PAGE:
Our impressions since the beginning of the semester have changed greatly. Thanks to our video conference meeting with a Hopi weaver, we learned about the significance that plant specimens in the collection still hold in contemporary Hopi culture. Specifically, we learned about the diverse uses and meanings of corn for Hopi people. When thinking about corn at the beginning of the semester, we thought about typical corn chips, yellow corn on the cob, and corn syrup. Now, we know about the numerous different colors and types of corn that are grown by Hopi farmers for specific, sometimes ceremonial, uses.
But it wasn’t just the corn in our collection that we didn’t fully understand. We would never have predicted it at first, but the dark sunflower seeds were used for dyeing cotton yarn. The only way we could have learned this was from our conversation with the Hopi weaver, who very helpfully broke down his process for creating fibers and dyes. He still uses all natural dyes for his weavings, such as those created from sunflower seeds, cochineal bugs, and teas. Going into the videoconferencing meeting, we thought he would explain how the processes of dyeing and weaving have changed over time. However, that assumption was completely false because he still uses the same methods of dying as weavers did in the 1930s. He sticks to all natural plant dyes, grows his own cotton, and uses the same loom as his Hopi ancestors. He has a great passion for keeping the Hopi traditions and values alive. We were all thinking about the collections in the past, now we think about these objects in the context of everyday Hopi life.
Our team, like the typical medley of visitors to any museum, approached the objects presented before us with many different backgrounds and experiences. Some of us study archaeology, and one is an artist, who knows a fair amount about weaving. Yet, we were primarily focused on descriptions of the objects that we looked at as the “fiber and dye” team. Our conversation with a Hopi farmer from Mùnqapi, who is skilled weaver and makes his own dyes, we gained a much richer understanding of the museum objects.
For instance, one of our initial inquiries asked about how sunflowers were used as dye. We learned about the wonderfully complex Hopi technique for extracting these seeds’ black color. He also told us about growing, cleaning, and spinning cotton. But the knowledge this farmer shared didn’t stop at the processes and the objects. He shared with us the perspective of Hopi people and stories about the plant specimens. He told us about how he himself learned the Hopi tradition of dying and weaving, about some of the ceremonial uses of the weavings, and about the great patience and time commitment Hopi weaving requires. He taught us about the plants’ importance to the Hopi community, both in the 1930s when the plants were collected and today. Most significantly, he brought light to the inalienable beauty behind each step — planting, collecting, cleaning, learning, and gifting — for these plants.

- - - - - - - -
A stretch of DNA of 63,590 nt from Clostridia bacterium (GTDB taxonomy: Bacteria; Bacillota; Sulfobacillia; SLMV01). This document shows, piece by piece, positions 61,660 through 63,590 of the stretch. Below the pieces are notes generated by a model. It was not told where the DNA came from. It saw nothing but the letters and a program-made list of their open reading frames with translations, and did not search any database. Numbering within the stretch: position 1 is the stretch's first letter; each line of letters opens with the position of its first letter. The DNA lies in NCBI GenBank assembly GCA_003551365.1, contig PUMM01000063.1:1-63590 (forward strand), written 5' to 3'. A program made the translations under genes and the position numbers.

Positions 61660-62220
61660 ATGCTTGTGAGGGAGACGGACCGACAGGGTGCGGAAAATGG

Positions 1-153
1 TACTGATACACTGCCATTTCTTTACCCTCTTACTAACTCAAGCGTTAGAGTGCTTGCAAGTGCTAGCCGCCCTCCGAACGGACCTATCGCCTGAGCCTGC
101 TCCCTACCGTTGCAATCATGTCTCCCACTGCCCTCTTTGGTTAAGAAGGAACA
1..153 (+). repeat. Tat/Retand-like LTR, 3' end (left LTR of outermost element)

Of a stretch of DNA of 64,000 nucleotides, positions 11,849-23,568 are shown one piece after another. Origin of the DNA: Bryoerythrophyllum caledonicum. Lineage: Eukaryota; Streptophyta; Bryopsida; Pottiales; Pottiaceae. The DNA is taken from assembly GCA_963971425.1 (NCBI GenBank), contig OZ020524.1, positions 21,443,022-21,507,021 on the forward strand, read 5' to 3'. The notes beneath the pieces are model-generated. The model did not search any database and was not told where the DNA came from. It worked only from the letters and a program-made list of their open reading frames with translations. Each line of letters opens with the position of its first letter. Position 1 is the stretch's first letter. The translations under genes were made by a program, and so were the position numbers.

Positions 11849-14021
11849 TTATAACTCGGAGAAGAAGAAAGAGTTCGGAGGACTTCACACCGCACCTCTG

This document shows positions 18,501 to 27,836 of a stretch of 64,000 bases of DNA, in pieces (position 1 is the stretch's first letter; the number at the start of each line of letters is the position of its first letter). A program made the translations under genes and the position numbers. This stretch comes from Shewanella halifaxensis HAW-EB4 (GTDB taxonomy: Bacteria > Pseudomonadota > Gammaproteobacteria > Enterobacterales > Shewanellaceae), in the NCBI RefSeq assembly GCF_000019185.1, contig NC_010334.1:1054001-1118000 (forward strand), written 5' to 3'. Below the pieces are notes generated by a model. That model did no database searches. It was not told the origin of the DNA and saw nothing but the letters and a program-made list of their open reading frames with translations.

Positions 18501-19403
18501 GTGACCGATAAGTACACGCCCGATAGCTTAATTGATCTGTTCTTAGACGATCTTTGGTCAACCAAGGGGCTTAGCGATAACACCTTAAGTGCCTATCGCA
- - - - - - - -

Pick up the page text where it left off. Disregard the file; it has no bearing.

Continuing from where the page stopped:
By reading the anthropologists’ field notes, the 1935 Hopi household interviews, Whiting’s Ethnobotany of the Hopi, and the notes in the Hopi Plants @ UMMAA on-line catalog we learned that the creation of the ethnobotanical collections was a cooperative one. For instance, the researchers seemed to take great effort to record the Hopi name in their field notes and interviews. They were also particularly concerned with the organization of the crops. As an example, one of the households interviewed sorted their squash by color and taste. Jones and Whiting were very interested in the source of the seeds- especially whether they came from the husband’s or the wife’s family. Thus, it seems apparent these researchers had larger questions in mind about the structure of Hopi life. The field notes also provide information not only about the anthropologist’s’ perspective, but the Hopi individuals as well. In the letter that Don Talayesva wrote to Volney Jones and descriptions in Whiting’s book, we see that roots of wild plants, beans, seeds, and sunflowers are used to make bright dyes. These dyes are then used to dye cotton or materials for baskets. Whiting noted that the sales of baskets, along with pottery, were an important element of the Hopi economy in the 1930s. These dyes are not only used in basketry, but are used for personal decoration, other arts and crafts, food and medicine, illustrating the Hopi use their plants for many purposes.
When we were first introduced to our group’s topic, “fiber and dye,” we expected trays of cotton and berries. But to our wonder, colorful corn and sunflower seeds overwhelmed the trays that Dr. Young set before us. Some cotton seeds were represented, too, but cotton is a familiar fiber to us. In contrast, we traditionally think of sunflower seeds and corn as food. What are these items doing in the fiber and dye collection?
A sample of items examined by the Fiber and Dye Team
We first focused on the red and white corn in our collection, drawn to its vibrant color and striking pattern. Yellow corn dominates Michigan’s landscape, so we often overlook the idea of corn being other colors. We assume this red and white corn must be used as a dye, much like berries. If this is correct, we’d like to find out how its color is extracted and whether other corns are used for dye, too.
Once we finished looking at the corn, we moved on to the largest specimens on our tray. Initially, we struggled to identify them because the boxes only had their scientific name. Once we identified them as a sunflowers just without pedals, only more questions surfaced. The seeds are dark in color, so perhaps they are used for dye like the corn. But if so, how? Do Hopi weavers crush or boil the seeds to produce an oil-like substance? Can dye be extracted from the pedals?